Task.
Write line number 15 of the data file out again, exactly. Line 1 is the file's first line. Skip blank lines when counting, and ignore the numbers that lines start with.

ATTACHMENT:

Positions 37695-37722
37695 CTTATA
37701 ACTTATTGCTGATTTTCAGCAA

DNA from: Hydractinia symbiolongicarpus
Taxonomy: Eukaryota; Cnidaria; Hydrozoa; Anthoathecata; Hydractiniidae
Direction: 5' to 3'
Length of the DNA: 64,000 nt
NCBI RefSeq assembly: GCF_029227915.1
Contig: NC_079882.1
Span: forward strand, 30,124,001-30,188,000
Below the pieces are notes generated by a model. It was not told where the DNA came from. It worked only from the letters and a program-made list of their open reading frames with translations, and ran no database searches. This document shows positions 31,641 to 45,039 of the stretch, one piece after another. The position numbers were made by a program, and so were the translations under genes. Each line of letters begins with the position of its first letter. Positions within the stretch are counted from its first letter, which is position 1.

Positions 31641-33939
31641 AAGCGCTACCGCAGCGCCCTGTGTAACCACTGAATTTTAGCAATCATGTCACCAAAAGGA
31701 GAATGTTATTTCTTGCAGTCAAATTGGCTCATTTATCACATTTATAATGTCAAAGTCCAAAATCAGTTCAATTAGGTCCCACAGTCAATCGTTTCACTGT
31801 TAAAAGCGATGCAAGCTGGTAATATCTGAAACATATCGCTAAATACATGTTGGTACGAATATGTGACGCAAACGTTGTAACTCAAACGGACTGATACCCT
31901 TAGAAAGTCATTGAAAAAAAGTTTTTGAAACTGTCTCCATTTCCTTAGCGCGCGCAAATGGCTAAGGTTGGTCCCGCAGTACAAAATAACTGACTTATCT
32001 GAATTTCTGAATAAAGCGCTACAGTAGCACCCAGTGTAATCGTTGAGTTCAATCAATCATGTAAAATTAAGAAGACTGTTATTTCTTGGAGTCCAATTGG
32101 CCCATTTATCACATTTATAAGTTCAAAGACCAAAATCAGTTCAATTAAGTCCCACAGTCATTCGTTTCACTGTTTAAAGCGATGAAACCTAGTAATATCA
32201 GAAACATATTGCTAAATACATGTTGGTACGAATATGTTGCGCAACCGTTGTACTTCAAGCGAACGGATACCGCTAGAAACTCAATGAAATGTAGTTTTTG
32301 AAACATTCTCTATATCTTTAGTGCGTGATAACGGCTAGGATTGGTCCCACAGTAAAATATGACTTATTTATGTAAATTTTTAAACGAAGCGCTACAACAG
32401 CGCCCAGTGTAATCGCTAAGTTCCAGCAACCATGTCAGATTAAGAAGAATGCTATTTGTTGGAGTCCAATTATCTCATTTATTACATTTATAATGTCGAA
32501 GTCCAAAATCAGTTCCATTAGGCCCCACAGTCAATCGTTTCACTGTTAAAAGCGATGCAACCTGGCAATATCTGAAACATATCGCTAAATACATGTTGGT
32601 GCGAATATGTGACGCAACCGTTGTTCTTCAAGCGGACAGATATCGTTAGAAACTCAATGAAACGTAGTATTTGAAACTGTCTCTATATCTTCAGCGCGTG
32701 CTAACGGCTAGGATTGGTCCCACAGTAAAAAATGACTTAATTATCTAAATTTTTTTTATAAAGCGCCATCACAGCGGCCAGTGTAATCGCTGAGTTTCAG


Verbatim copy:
31801 TAAAAGCGATGCAAGCTGGTAATATCTGAAACATATCGCTAAATACATGTTGGTACGAATATGTGACGCAAACGTTGTAACTCAAACGGACTGATACCCT